While reading about Happy, it wasn't long before I found a bit of commentary in which someone likened the film to be a litmus test of one's own personality: if one could see truth in Poppy's being, then one was likely an optimist as well, whereas those who were irritated by her were likely pessimists. Of course, I prefer the term realist to pessimist, but the shoe fit either way.

The Hughes brothers appear to be conducting that same kind of experiment with Eli, though this time around the test revolves around the faith of their audience. It takes a true believer to watch the events unfold, then be handed a whopper of an M. Night-ism and be able to accept it, and - as if I didn't know it beforehand - it's clear to me that I have failed their test.

Fletch's Film Rating:
Shaky Cam Rating (details):LAMBScore:
Large Association of Movie BlogsLarge Association of Movie Blogs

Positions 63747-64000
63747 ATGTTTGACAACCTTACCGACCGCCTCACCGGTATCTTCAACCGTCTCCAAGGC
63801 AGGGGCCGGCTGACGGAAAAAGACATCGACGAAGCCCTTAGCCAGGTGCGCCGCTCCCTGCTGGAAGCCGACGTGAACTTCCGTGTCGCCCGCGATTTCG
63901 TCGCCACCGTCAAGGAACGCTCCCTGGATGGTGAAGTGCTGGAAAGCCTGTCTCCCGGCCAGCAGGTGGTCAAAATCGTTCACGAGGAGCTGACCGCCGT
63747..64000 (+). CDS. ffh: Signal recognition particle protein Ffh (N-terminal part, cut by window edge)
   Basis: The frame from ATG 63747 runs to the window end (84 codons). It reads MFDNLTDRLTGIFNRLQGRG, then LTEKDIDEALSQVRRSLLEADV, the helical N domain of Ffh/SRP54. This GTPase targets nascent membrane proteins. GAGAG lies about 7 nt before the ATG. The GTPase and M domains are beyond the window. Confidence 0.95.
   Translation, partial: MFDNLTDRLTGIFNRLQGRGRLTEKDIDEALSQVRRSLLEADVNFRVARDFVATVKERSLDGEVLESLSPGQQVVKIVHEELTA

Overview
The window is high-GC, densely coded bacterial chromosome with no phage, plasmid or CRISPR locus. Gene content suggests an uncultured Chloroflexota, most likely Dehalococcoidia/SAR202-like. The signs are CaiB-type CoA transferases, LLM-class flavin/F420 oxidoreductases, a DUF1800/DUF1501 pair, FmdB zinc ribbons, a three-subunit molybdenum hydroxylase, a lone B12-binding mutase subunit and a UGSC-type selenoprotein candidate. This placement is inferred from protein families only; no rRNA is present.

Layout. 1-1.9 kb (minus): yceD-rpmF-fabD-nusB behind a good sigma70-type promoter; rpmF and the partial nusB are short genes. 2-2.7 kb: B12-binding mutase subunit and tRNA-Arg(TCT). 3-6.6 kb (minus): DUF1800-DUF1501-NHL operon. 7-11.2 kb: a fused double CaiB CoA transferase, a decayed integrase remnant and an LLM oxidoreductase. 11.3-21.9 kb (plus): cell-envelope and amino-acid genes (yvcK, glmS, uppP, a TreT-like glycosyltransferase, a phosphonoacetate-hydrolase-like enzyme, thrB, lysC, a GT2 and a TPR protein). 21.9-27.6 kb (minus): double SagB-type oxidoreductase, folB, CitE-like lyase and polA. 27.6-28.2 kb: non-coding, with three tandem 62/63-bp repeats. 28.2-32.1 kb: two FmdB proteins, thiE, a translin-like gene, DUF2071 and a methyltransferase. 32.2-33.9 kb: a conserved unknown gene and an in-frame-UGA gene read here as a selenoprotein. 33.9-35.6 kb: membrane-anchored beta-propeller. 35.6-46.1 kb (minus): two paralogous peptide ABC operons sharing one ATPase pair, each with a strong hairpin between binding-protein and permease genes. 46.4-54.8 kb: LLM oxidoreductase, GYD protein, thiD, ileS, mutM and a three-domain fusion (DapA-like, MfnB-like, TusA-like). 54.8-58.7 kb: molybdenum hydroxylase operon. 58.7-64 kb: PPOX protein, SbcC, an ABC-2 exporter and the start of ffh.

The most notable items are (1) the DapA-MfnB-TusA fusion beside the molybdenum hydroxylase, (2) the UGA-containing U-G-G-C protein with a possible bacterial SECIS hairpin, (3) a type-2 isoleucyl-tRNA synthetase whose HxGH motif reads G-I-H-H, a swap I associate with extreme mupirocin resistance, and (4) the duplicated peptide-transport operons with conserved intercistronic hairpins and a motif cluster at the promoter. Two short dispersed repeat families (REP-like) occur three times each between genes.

P.S. - One more comparison: this is The Road + Waterworld. Take that for whatever it might mean to you.

P.P.S. - If you'd like to get an idea of the atmosphere that the Hughes' set for you in this post-apocalyptic world, I've done that for you as well (click for larger view):

9 people have chosen wisely: on "Fletch's Film Review: The Book of Eli"

Big Mike Mendez said...

My problem too was that they almost made him out to be a divine figure and that completely went against what the central message was in the movie, that faith can be something good and have meaning to a life. But bullets miss him? Neo didn't have a main theological belief system.

Fletch said...

No, but since you mention it, I do recall the last shot of Neo being a perfect Christ pose. Just sayin'.